Chronic Pain: When Giving In is Good


I attended a workshop back in March that has changed the way I practice forever. I wrote briefly about it here, but I've been trying for the past couple of weeks to wrap my head around the message and say something useful about it here on the blog.

Then I realised that I was being an annoying perfectionist and I should just write the damn post.

So here are my partially-digested learnings (it's less gross than it sounds... really) from that day. I'll be talking a lot about pain rehabilitation, but the applications are much broader.

We're doing it wrong...

In the land of vocational rehabilitation, our path forward is dictated by medical certification. A lot of our time is spent clarifying expert medical opinion on what our clients can and can't do.

All of this makes sense when we're working with a person who is on a normal path to recovery and is keeping up with the expected timeframe of when they will get better. The reality is that so few of these clients ever get referred to us - because they got better and went on their way.

Most of our clients are dealing with protracted injuries and chronic illness.

Beyond that, they have a cacophony of social, environmental and psychological "stuff" happening in their lives as well. Timeframes and rigid capacity upgrades just don't work here because there is so much more going on.

In rehab, you might feel like you're banging your head against a brick wall in these situations.

And maybe you keep getting stuck in circular discussions that never. go. anywhere.

Me: So Mr. Doctor, when can Mr Peabody start thinking about work again?

Frustrated doctor: When he is in less pain.

Me: We've been trying to fix Mr Peabody's pain for a while now. What else can we try?

Slightly more frustrated Doctor: He is in too much pain for us to do anything. Let's not do any more activity until the pain is better.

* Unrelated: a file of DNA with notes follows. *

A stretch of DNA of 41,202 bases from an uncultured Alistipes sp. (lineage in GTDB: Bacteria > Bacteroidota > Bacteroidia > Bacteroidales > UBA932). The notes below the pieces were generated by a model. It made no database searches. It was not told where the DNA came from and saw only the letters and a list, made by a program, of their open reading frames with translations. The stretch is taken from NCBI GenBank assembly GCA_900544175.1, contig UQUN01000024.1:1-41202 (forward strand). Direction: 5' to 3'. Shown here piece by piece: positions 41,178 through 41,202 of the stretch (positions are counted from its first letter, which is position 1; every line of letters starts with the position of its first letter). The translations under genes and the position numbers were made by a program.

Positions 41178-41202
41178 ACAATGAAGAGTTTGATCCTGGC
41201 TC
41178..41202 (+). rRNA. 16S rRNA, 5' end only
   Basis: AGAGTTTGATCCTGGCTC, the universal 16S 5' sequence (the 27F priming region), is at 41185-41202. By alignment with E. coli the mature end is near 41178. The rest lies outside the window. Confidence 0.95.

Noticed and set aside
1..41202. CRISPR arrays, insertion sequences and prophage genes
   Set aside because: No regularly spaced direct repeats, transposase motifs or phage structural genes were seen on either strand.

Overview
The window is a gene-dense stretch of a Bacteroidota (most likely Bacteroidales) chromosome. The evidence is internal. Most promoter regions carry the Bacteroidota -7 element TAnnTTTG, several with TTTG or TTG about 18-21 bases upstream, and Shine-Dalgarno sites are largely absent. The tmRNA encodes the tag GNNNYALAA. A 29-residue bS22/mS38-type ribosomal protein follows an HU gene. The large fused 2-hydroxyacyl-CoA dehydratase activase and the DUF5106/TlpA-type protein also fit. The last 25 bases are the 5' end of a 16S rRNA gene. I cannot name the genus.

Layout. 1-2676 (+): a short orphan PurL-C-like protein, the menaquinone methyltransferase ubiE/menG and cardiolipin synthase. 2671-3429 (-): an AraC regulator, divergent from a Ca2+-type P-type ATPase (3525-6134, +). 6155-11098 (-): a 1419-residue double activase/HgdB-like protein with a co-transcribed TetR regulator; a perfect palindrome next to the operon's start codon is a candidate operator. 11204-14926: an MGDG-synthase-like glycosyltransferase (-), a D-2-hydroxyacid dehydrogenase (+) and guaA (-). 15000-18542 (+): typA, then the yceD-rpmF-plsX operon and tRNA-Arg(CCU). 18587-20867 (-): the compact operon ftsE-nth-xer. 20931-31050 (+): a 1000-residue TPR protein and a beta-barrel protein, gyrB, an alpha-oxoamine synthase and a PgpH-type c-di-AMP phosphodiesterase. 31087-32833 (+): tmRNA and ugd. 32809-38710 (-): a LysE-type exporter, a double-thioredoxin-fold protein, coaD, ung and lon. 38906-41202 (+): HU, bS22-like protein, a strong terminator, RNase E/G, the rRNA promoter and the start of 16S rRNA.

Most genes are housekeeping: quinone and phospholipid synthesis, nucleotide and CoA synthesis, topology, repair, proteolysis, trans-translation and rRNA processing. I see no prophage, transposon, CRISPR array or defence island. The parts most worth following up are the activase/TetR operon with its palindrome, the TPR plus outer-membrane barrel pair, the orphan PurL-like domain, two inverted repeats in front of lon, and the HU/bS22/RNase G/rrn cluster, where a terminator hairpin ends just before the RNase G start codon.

Me: So what do we do in the meantime?

Very frustrated doctor: ¯\_(ツ)_/¯

That was a real discussion I've had. And it's not an uncommon one.

I can get mad at the medical model all I want, but I was making a mistake here too. We all were.

We were all focusing on fixing the problem instead of helping a person live their life, now.

An Un-winnable War

If you have 45 minutes to spare, you really (really) need watch this video from Professor Kevin Vowles.

Then, you have to come back and tell me whether you agree with this statement:

Helping people live better lives is not about fixing their injury, their illness or their pain when experience (and research) tells us that this may not be possible. Our job is to help people do what matters, with or without the pain.

And in the case of chronic pain... treatment attempts have proven to be futile.

So this calls into question whether our obsession with improving "capacity" is of any use if our definition of capacity relies on pain reduction.

Will any of this actually help our clients live better lives, or re-engage with their community and work again? 


Research tells us that:

  • Opioids do a terrible job at long term pain reduction.
  • Ongoing pain and disability after surgery is the norm.
  • Treatments and surgeries that do produce a reduction in pain tend to have no meaningful impact on disability or function.

What does this mean?

When people with chronic pain pursue conventional (and not so conventional) approaches to a cure, the longterm gain is negligible.

People are a little more comfortable, but they continue to miss out on life.

Giving up the "good" fight for something better

When our clients come to us, they are fighting the fight of their lives against their pain. Their pain has taken so much away from them: their vitality, their relationships, and their work (just for starters).

This makes perfect sense: as humans we're wired to avoid pain because pain means danger.

Pain demands attention.